Reviewed by Lindsay Denninger -

In choosing a book to review for our Tenth Anniversary Issue, I decided to go back to the year of our launch and cover a novel released around that time. How would a book hold up ten years later? Would it still be interesting in 2012? In the age of instantaneous media and writing, what would hold up?

Why Did I Ever by Mary Robison
    Counterpoint, 2002
    ISBN 978-1582432557, 208 pages

Minimalist writer Mary Robison's novel, Why Did I Ever, is an introspective look at a woman scrambled with blinding Attention Deficit Disorder, middle age, and a wild family life. In the 1990s, Robison suffered from a case of writer's block so severe that she jotted her thoughts down on thousands of index cards to overcome it. These cards were edited and reworked to become Why Did I Ever, consisting of 536 short chapters, some taking up multiple paragraphs, and some as short as:



Money Breton is a three-times divorced editor of Hollywood screenplays, visiting La-La Land frequently from her home in Louisiana to tend to the studios she works with. Dealing with the true absurdity of everyday life, Money's thoughts move from those of her formerly meth-addicted daughter, Mev, to her idiot coworkers, to driving cross-country meeting her son, Paulie, to letters she has drafted to actor Sean Penn, and all within the span of one page.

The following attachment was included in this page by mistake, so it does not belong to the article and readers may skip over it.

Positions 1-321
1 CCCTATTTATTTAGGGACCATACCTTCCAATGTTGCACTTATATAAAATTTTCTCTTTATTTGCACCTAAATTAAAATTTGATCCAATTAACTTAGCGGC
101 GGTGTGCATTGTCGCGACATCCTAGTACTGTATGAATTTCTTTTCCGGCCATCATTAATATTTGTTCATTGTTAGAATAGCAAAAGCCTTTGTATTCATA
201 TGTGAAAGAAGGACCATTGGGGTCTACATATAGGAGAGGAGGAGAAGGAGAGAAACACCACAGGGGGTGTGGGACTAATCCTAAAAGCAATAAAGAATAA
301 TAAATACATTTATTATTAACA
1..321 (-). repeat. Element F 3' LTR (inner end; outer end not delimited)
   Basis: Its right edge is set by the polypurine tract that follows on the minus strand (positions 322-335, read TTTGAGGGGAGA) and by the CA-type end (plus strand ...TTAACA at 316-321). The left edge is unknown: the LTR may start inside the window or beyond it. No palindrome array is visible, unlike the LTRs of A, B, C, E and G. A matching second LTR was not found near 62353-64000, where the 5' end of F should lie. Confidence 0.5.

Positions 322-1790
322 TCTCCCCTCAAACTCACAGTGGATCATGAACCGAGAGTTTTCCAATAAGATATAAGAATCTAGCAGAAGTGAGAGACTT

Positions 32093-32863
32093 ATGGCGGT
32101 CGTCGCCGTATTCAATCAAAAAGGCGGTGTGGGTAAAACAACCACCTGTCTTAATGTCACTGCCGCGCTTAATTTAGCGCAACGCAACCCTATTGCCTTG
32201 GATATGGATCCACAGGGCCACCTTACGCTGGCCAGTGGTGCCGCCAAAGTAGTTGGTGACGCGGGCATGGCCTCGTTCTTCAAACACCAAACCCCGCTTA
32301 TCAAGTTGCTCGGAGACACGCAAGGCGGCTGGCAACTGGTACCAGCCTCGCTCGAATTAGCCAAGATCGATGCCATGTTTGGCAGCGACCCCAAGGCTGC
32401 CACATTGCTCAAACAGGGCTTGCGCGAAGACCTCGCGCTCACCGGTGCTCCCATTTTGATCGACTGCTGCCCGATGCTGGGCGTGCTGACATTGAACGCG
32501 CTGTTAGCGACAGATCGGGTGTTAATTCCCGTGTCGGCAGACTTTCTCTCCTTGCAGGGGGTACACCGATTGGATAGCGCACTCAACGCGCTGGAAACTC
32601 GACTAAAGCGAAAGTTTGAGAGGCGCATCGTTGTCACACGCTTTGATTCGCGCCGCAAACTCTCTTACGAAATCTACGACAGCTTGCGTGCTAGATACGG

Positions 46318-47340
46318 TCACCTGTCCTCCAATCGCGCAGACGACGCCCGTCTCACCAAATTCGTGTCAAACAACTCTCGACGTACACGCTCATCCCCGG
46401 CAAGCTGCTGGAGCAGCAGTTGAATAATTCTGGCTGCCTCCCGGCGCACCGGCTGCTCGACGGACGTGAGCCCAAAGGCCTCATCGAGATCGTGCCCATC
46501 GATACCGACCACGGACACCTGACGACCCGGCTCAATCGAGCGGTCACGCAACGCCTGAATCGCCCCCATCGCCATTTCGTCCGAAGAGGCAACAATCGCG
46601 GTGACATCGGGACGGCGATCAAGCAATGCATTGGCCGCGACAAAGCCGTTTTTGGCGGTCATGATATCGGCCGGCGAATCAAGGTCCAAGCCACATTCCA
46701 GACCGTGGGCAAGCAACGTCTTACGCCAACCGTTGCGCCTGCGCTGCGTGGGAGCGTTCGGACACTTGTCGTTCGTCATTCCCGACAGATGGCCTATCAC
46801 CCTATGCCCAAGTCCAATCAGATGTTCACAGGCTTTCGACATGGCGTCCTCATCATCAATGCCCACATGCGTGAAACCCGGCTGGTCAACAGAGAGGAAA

Symbolic of just how short Money's attention span is, the book's form helps draw the reader into her wild ride of a brain. She talks to her diary, she talks to her children, she talks to her friends, and most prominently, she talks to herself, reminding her to feel (or not), talk (or not), and listen (or, obviously, not).

If Why Did I Ever was written in any other form, it could be insufferable, the ramblings of an obviously confused woman. But the prose stays short and quick, sucking the reader into Money's world. Readers can hate her, love her, and empathize with her, and they certainly can't ignore her.

Though written over a decade ago, the novel still rings satirical, smart, and sad. A worthy read for fans of regular ol' narrative fiction and poetry alike, Why Did I Ever remains a distinctive look into the mind of a woman on the verge.